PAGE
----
Thursday, November 19, 2015

Gratitude, Tempered

The symbol is a start,
but it's not enough
 My thoughts are with Paris 
... and with Nigeria
... and with Baghdad
... and with Lebanon
... and Israel
... and Camaroon
... and Chad
... and Egypt
... and Somalia
... and all the other areas that have been attacked recently, and continue to be targeted and live in fear.

Now's the time, leading up to Thanksgiving, when we usually think (and write) about all the things that make us feel grateful.  That's a little harder now, when the news - and our social media news feeds - are filled with so much negativity:

Saturday, November 7, 2015

When Bad News is Good News

They say time flies when you’re having fun … well let me tell you, time has been like a turtle crawling through molasses for me.  There’s been a lot of change – with my medications, my symptoms, my diagnoses (see the updated What’s Wrong page), and my medications again.  Honestly, the past couple of weeks have been the worst it’s ever been … but Silver Lining Girl realizes that may have been necessary to figure things out – and (hopefully) make them better.

For the past 4 years, I’ve cycled through a dozen diagnoses, countless tests, and medication changes each step of the way (all this after being dismissed and disregarded by doctors for 4 years before that because there were no “visible” symptoms).  Doctors initially said I had "something autoimmune" (meaning that my immune system is attacking healthy cells in my body, rather than protecting me from infection) affecting my joints, my skin, and my body as a whole (systemic symptoms like debilitating fatigue, fever/chills, etc.), but they couldn't pin down which disease(s) caused my symptoms.  Prednisone has been the only thing to keep the swelling in check, but it’s brought with it a number of side effects: 100lb weight gain, weakened bones and teeth, Cushing Syndrome, gastritis, blurred vision, and more … and still has not been enough to take away the pain.  For these reasons, we’d tried to get off the Prednisone a bunch of times … but each time we tried, my feet and ankles swelled up within just a couple of days, forcing me to go back on the Prednisone.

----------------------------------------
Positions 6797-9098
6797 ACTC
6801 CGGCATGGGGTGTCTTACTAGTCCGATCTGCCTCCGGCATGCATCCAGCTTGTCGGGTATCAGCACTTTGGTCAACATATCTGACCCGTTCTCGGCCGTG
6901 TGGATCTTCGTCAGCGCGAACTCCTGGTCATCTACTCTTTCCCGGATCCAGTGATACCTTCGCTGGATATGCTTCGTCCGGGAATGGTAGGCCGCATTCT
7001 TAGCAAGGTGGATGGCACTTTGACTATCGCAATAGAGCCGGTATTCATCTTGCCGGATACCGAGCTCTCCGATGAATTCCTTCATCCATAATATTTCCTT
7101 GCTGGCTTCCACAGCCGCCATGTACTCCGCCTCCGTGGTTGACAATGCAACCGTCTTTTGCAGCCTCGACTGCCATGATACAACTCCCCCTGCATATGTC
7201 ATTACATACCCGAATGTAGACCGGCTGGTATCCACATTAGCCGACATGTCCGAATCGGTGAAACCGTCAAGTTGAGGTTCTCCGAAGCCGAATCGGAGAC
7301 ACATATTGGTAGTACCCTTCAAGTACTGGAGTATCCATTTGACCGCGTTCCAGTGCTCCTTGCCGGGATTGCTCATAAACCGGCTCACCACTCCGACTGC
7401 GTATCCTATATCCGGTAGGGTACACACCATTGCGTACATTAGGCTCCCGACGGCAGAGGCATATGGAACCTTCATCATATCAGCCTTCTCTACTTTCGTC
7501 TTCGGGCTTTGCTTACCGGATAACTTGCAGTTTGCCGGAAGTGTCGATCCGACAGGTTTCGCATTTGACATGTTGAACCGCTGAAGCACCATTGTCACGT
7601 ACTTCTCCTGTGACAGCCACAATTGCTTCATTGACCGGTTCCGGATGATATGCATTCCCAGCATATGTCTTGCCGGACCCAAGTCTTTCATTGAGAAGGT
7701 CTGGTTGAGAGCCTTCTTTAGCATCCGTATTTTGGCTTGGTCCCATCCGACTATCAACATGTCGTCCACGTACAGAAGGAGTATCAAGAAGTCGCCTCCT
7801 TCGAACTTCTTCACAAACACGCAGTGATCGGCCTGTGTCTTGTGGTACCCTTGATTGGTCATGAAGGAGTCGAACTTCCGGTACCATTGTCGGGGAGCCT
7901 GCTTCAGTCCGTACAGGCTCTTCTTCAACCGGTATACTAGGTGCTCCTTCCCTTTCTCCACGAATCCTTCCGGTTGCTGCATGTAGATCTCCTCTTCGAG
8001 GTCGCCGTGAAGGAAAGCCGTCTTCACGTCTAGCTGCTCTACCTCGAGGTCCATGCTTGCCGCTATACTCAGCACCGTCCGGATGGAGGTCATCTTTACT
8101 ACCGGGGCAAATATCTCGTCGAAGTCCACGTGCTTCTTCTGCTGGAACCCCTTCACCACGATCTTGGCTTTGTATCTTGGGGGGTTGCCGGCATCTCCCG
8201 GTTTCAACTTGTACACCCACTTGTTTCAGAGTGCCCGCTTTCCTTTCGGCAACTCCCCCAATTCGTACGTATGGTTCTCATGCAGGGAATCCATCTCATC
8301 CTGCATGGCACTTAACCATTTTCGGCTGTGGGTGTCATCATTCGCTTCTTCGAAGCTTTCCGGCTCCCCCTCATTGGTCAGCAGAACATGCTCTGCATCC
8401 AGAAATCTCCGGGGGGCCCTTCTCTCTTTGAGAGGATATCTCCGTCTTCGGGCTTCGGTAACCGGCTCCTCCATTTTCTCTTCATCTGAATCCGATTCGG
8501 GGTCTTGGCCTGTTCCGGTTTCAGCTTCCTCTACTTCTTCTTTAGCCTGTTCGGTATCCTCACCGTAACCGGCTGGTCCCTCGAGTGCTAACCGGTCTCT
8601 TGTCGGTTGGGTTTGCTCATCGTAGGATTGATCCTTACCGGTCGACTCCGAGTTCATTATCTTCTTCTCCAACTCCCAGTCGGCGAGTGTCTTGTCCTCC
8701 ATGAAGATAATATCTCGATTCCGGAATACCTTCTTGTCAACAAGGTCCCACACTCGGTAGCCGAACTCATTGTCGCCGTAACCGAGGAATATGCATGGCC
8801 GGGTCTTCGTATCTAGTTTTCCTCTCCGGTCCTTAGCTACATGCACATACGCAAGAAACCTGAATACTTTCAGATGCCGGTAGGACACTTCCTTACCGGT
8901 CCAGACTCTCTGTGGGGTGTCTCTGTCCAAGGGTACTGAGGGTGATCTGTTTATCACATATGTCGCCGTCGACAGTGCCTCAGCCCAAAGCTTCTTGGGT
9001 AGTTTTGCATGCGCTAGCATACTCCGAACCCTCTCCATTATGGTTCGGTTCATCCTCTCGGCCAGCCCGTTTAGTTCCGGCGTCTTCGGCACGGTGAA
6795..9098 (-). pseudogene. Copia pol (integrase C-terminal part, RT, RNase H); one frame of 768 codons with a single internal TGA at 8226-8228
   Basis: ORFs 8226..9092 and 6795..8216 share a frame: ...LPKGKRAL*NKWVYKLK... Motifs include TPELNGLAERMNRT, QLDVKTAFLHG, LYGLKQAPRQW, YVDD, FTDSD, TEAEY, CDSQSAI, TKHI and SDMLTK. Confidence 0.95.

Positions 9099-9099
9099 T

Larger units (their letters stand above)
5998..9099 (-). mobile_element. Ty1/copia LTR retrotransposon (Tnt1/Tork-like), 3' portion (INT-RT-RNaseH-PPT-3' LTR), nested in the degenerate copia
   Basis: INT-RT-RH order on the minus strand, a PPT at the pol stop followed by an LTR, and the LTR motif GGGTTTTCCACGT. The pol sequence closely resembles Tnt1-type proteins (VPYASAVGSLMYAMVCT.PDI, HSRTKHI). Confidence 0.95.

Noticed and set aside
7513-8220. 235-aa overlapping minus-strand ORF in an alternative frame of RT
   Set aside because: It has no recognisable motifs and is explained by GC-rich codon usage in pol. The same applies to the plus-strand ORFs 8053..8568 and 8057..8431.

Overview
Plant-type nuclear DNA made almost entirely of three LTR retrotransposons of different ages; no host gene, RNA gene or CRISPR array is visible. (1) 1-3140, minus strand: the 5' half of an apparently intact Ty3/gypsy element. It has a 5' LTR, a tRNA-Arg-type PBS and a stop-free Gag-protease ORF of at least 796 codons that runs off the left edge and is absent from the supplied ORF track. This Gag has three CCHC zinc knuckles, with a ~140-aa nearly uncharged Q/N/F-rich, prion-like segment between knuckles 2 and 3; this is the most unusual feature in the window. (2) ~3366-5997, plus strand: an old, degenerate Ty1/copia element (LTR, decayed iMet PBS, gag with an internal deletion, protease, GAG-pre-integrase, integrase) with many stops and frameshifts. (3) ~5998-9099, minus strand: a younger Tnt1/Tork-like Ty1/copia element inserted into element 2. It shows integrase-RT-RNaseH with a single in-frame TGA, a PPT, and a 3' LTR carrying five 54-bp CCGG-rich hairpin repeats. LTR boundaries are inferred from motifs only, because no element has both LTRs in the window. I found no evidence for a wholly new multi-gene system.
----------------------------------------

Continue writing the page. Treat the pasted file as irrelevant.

A few months ago, I decided that I didn’t care about the swelling – it was better than some of the long term problems that Prednisone was giving me.  It wasn’t just vanity – the weight that it caused me to gain was making everything else worse, and was more likely to break my weakened bones.  I guess part of it was vanity: I didn’t want to become a fat, blind, toothless, bearded lady who breaks bones every time she moves.  Either way, I needed to get off the Prednisone, and my doctors agreed.

We spent several months “weaning off” the Prednisone, and – as expected – my feet and ankles started swelling more.  By the time I was completely off it, my feet had gotten so big they couldn’t fit into any of my shoes.  I could barely walk – I started using a cane for the first time (which I had to accessorize with hippie scarves like a Steven Tyler microphone), and had difficulty even with that.  I went back to my rheumatologist (who had never seen me this bad), and she immediately added some new medications to help, including steroid injections in both my ankles (which wouldn’t have the same side effects as the oral Prednisone).  She ordered a bunch of lab tests, and finally got some answers – or at least some direction.  That led to more tests, more specialists, more questions … and ultimately, to more answers.